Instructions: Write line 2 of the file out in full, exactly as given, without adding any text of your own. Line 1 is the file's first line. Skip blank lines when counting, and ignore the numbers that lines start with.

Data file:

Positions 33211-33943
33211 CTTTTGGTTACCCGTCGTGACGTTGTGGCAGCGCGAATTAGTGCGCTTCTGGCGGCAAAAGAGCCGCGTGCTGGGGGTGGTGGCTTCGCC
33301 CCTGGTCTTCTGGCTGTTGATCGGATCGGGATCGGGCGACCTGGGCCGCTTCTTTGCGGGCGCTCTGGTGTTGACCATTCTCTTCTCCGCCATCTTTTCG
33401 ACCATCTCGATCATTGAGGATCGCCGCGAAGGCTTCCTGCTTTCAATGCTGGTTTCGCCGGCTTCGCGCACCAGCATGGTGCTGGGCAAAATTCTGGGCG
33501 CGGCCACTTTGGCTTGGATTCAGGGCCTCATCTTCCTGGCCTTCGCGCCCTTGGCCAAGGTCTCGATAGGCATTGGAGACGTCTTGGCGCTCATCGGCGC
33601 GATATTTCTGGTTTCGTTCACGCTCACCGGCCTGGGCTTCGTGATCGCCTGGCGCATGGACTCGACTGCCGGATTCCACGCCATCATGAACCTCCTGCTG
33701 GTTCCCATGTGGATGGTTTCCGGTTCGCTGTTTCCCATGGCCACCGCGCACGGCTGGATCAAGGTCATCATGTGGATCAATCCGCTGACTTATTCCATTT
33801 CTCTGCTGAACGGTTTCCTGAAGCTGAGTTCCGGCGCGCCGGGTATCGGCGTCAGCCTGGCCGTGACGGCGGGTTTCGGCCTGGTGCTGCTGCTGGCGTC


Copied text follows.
33211 CTTTTGGTTACCCGTCGTGACGTTGTGGCAGCGCGAATTAGTGCGCTTCTGGCGGCAAAAGAGCCGCGTGCTGGGGGTGGTGGCTTCGCC